FETE AERIENNE 2019 – Aérodrome de Cerny / La Ferté-Alais – FRANCE
Update: 2019/10/30 by Robert Kysela / CHK6
It seems the highly-promoted phenomena of climate change hasn’t fully arrived just yet, at least to the area south of Paris (and certainly not on the Whitsun weekend). While in Germany temperatures above 30 degrees centigrade drove people into the beer gardens, for our neighboring country of France there was no real noticeable change in the weather conditions. This was particularly so for visitors to the annual event at La Ferté-Alais who observed the varied weather conditions at the airfield reaching a maximum of only 18 degrees – and that was when the sun was shining. The current cry may be “All of Europe is entirely occupied by the hot weather. Well not entirely! One small village of indomitable Gauls still holds out against the climate changer“. So much for climate change and the weather!
The wonderful thing about this is, that most of the planes are in an airworthy condition and are flown regularly!
La Ferté-Alais airfield is home to an exceptional flying club named after French aviation pioneer Jean-Baptiste Salis (Amicale Jean-Baptiste Salis – AJBS; website: http//: www.ajbs.fr).
The club consists of almost 300 active members who run a museum on the grounds of the airfield with over 70 exhibits from all genres of aviation. The wonderful thing about this is, that most of the planes are in an airworthy condition and are flown regularly!
Every year, at the beginning of June, the largest warbird airshow on the European continent takes place here. Good relationships with similar European organizations ensures that many other airshows feature some of the aircraft based in La Ferté-Alais allowing them to be admired outside of France. Of course, the opposite is also true with several foreign warbirds featuring as guests at this year’s Fête Aérienne. The largest contingent came from the FIGHTER COLLECTION at Duxford in the UK. Besides two Supermarine SPITFIRE (one MK XVI and one MK XI) and a Grumman F8-F2P BEARCAT, one of only two flying Curtiss H-75 C1 could also be seen as part of the flying display. The other aircraft is actually a P-36C HAWK – both aircraft are owned by the FIGHTER COLLECTION.
Operated by the Armée de l’Air, the H-75 was powered by a single Pratt & Whitney R-1830-SC-G 14 cylinder double radial engine producing a quite mild 900 HP, as such the H-75 was relatively inferior to enemy aircraft by beginning of World War II. Nonetheless, thanks to its good flight characteristics, and in the hands of a good pilot, the H-75 was an opponent not to be underestimated. Significantly, the first kill of a German aircraft by an Allied aircraft on the western front was achieved by an aircraft of this type on September 20, 1939 by pilot Sgt. Legrand. Later models were equipped with a more powerful 1,200 HP PRATT & WHITNEY R-1830-925 engine. The H-75 of the FIGHTER COLLECTION bears the original marking of the famous Lafayette Escadrille (Groupe de Chasse II/5).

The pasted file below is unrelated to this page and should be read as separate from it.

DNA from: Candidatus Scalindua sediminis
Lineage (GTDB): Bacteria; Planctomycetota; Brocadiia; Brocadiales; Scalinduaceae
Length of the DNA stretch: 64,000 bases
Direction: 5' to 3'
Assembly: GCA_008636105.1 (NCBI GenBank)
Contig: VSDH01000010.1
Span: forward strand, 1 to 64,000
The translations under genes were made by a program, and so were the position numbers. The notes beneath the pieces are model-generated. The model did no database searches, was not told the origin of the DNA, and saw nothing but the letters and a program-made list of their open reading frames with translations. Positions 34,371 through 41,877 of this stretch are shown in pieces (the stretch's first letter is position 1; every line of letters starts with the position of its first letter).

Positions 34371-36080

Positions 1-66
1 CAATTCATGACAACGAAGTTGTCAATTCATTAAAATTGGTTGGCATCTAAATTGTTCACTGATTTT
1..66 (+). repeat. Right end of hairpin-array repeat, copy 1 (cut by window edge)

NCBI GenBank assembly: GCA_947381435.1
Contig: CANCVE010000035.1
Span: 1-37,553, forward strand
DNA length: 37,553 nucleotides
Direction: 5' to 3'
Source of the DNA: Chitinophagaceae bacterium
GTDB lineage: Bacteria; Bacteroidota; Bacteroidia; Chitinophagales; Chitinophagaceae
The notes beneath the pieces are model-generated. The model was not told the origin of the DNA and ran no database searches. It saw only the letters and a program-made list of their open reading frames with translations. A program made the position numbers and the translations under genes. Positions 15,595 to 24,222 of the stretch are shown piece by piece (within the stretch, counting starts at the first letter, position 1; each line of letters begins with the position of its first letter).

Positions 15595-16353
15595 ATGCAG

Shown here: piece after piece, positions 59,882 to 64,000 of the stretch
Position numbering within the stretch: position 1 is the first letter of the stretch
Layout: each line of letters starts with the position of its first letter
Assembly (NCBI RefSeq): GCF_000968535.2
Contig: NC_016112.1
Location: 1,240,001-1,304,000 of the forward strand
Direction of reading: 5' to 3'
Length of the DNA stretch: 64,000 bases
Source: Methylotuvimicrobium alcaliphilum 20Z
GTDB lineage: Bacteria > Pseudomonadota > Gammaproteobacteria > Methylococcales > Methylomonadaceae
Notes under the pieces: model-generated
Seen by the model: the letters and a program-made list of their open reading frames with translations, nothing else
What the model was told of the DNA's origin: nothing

The original Caudron made its maiden flight in December 1913 being used as a reconnaissance aircraft in the early days of the First World War.
At each Fête Aérienne several different genres of aviation history are on display. If weather permits, spectators will have the special pleasure of admiring aircraft from the very early days of aviation. The collection at La Ferté-Alais operates a replica Caudron G.III, a Morane Saulnier type H (replica) and a Blériot XIý. The original Caudron made its maiden flight in December 1913 being used as a reconnaissance aircraft in the early days of the First World War. By mid 1916 this unarmed aircraft was withdrawn from the front due to increasing losses. The Caudron was powered by a single 80 HP air-cooled rotary engine (either a Clerget or a Le Rhône) providing a top speed of nearly 115 km/h. The replica G.III is however powered by a 120 HP Walter radial engine, which changes considerably the appearance of this otherwise very attractive machine.
The other two aircraft mentioned from the pioneering days of aviation both have an original Le Rhône rotary engine producing 80 HP. With a rotary engine the entire cylinder head rotates around a fixed crankshaft, a concept that very quickly reached the end of its design limits with ever increasing requirements for speed and power. One of the most famous aircraft of the German Air Force, the Fokker Dr.1 Dreidecker, was equipped with an Oberursel UR.II rotary engine which produced 110 HP and was a direct copy of the French Le Rhône 9J engine. A replica of a Fokker Dr.1 triplane was also present at La Ferté-Alais demonstrating the wild air battles of the First World War with a Bristol FIGHTER F-2B.